Tourism is now an important source of foreign exchange for many developing countries. The development of tourism in and around protected areas is seen as one of the best ways of delivering economic benefits to remote areas by providing local employment, stimulating local markets, and improving transportation and communication infrastructure. These are vitally important for a developing country like Nepal.
Tourism has grown in Nepal since the first ascent of Sagarmatha (Mt. Everest) by Tenzing Norgay Sherpa and Sir Edmund Hillary in 1953, although at a slow pace. For long Nepal’s tourism was basically associated with travel to remote areas, mountaineering and trekking. In recent years the sector has also been influenced by new concepts and trends in world. Since ecotourism is related with nature travel in rural, remote and protected areas, tourism in Nepal is often viewed from an ecotourism perspective. Therefore the need to explore the current status of ecotourism and its growth in the country was realized.
Ecotourism projects have been established across the world since the concept was first introduced. In many cases these endeavors have been successful and present useful lessons. Therefore, to supplement its value, this study does not confine itself to Nepal but also examines ecotourism efforts in other parts of the world.
Ecotourism Guidelines for Travelers
1) Prepare for your trip
2) Respect local traditions and etiquette
3) Avoid ostentatious display of wealth
4) Be flexible in your expectations
5) Conserve resources
6) Practice environmental minimum impact
7) Choosing a tour operator or guide
8) Support local economies
9) Continued ecotourism
10) Bridging cultural gaps
Environmentally responsible travel to natural areas, in order to enjoy and appreciate nature that promote conservation, have a low visitor impact and provide for beneficially active socio-economic involvement of local peoples.
With advances in transportation and information technology, even the most remote places on Earth are within reach of the traveler. In fact, tourism is now the world’s largest industry, with nature tourism the fastest growing segment.
People want to experience the nature and the world, but should try to do so in a way that doesn’t impact the natural environment.
In response to this increasing appreciation of nature experiences, a new travel ethic has arisen called ecotourism.
Ecotourism is about uniting conservation, communities, and sustainable travel. This means that those who implement and participate in ecotourism activities should follow the following ecotourism principles:
• Minimize impact.
• Build environmental and cultural awareness and respect.
• Provide positive experiences for both visitors and hosts.
• Provide direct financial benefits for conservation.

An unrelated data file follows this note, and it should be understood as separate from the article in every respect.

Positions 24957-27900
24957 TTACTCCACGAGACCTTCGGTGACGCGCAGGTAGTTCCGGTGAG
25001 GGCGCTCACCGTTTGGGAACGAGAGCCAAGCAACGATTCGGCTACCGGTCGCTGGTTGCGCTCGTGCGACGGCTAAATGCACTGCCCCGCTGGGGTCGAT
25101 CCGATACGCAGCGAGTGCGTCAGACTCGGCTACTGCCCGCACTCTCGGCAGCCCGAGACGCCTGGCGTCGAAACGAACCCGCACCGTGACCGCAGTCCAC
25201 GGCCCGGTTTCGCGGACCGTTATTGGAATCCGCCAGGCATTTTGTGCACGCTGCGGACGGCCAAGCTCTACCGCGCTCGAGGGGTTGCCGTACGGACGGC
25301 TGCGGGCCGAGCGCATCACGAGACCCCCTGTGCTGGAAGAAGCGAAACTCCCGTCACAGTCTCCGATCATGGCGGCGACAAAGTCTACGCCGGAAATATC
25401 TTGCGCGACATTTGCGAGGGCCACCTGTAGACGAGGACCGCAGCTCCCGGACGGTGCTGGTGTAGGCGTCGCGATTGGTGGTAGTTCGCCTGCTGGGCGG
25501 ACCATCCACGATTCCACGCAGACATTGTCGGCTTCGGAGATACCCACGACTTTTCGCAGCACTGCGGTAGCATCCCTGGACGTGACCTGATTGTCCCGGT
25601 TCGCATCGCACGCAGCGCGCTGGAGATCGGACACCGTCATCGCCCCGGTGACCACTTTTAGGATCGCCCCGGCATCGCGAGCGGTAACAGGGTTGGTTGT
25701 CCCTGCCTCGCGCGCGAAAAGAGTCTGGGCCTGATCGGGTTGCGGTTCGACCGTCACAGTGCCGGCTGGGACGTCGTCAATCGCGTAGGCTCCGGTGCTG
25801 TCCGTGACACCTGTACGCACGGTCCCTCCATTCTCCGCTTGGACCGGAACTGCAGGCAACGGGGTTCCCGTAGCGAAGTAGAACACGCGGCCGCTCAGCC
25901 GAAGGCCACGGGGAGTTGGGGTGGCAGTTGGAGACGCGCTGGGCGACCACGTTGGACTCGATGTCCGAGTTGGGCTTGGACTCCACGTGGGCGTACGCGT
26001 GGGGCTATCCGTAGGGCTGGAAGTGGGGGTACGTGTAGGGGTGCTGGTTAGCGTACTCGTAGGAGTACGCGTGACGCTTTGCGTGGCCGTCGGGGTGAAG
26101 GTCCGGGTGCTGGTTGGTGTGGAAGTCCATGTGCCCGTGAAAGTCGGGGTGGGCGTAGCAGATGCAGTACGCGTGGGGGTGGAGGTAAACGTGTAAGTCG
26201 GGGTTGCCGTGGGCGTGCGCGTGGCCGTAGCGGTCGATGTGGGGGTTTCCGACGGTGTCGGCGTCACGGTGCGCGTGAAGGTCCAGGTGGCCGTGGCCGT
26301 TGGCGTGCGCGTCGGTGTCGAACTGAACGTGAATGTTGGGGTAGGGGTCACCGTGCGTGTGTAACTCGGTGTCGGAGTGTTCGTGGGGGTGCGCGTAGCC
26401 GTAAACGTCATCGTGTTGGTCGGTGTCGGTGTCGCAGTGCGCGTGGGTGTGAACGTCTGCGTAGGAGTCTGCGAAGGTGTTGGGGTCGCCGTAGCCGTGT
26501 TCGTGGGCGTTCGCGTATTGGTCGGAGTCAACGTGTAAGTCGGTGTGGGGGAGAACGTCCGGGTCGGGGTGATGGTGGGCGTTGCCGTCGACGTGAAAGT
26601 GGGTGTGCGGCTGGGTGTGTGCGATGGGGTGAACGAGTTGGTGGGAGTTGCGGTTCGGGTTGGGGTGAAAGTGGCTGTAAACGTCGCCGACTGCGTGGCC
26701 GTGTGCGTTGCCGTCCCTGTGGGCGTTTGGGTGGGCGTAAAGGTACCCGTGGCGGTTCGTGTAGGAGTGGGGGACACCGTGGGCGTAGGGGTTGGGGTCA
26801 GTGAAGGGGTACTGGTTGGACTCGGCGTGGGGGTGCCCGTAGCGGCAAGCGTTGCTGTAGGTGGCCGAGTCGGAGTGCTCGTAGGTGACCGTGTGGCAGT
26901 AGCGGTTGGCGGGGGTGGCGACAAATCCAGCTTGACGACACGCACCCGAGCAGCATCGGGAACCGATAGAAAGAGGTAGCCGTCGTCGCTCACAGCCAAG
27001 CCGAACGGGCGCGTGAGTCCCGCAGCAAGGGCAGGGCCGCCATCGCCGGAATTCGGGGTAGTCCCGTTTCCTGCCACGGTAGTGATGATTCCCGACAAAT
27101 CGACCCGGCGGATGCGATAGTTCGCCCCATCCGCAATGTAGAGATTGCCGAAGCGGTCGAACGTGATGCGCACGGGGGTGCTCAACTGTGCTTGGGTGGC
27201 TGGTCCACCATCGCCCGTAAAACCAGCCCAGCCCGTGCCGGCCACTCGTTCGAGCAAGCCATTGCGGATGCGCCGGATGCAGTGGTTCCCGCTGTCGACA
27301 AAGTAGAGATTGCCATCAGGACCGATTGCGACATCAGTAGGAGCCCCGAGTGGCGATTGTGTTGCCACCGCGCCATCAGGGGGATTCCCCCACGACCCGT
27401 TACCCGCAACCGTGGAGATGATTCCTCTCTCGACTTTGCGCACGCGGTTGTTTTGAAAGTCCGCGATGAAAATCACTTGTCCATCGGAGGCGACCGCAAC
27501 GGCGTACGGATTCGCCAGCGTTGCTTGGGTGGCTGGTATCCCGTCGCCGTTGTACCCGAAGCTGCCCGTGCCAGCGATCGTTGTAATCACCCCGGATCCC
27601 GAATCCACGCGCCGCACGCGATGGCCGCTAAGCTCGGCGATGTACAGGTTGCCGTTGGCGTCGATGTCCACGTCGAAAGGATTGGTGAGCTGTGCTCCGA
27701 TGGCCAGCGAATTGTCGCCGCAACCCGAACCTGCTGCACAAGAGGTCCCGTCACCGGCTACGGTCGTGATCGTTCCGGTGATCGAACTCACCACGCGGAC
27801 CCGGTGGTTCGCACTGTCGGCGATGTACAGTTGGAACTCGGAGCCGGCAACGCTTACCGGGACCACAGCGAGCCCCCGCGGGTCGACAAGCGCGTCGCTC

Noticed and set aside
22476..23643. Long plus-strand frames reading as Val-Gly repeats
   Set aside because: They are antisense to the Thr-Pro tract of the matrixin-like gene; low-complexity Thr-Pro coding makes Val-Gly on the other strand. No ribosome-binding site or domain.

• Provide financial benefits and empowerment for local people.
• Raise sensitivity to host countries’ political, environmental, and social climate.
Most tourism in natural areas today is not ecotourism and is not, therefore, sustainable. Ecotourism is distinguished by its emphasis on conservation, education, traveler responsibility and active community participation. Specifically, ecotourism possesses the following characteristics:
• Conscientious, low-impact visitor behavior
• Sensitivity towards, and appreciation of, local cultures and biodiversity
• Support for local conservation efforts
• Sustainable benefits to local communities
• Local participation in decision-making
• Educational components for both the traveler and local communities
Increased tourism to sensitive natural areas without appropriate planning and management can threaten the integrity of ecosystems and local cultures.
The increase of visitors to ecologically sensitive areas can lead to significant environmental degradation. Likewise, local communities and indigenous cultures can be harmed in numerous ways by an influx of foreign visitors and wealth. Additionally, fluctuations in climate, currency exchange rates, and political and social conditions can make over-dependence upon tourism a risky business.
However, this same growth creates significant opportunities for both conservation and local communities. Ecotourism can provide much-needed revenues for the protection of national parks and other natural areas revenues that might not be available from other sources.
Additionally, ecotourism can provide a viable economic development alternative for local communities with few other income-generating options. Moreover, ecotourism can increase the level of education and activism among travelers, making them more enthusiastic and effective agents of conservation.
Offering market-linked long-term solutions, ecotourism provides effective economic incentives for conserving and enhancing bio-cultural diversity and helps protect the natural and cultural heritage of our beautiful planet.
With an emphasis on enriching personal experiences and environmental awareness through interpretation, ecotourism promotes greater understanding and appreciation for nature, local society, and culture.
By increasing local capacity building and employment opportunities, ecotourism is an effective vehicle for empowering local communities around the world to fight against poverty and to achieve sustainable development.